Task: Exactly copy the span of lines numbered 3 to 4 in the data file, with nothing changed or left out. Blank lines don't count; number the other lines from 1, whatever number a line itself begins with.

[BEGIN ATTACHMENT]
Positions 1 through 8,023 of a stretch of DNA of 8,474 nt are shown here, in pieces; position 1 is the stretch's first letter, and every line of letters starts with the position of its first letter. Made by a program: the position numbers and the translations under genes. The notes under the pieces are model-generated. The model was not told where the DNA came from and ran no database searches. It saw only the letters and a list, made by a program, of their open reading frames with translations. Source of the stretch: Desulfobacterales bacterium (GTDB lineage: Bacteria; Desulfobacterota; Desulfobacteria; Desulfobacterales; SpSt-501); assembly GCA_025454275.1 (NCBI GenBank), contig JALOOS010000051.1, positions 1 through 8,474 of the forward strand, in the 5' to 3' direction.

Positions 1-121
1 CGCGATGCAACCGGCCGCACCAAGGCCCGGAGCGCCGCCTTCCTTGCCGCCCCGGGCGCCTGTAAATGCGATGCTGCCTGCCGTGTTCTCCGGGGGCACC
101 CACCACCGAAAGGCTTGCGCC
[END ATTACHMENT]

1 CGCGATGCAACCGGCCGCACCAAGGCCCGGAGCGCCGCCTTCCTTGCCGCCCCGGGCGCCTGTAAATGCGATGCTGCCTGCCGTGTTCTCCGGGGGCACC
101 CACCACCGAAAGGCTTGCGCC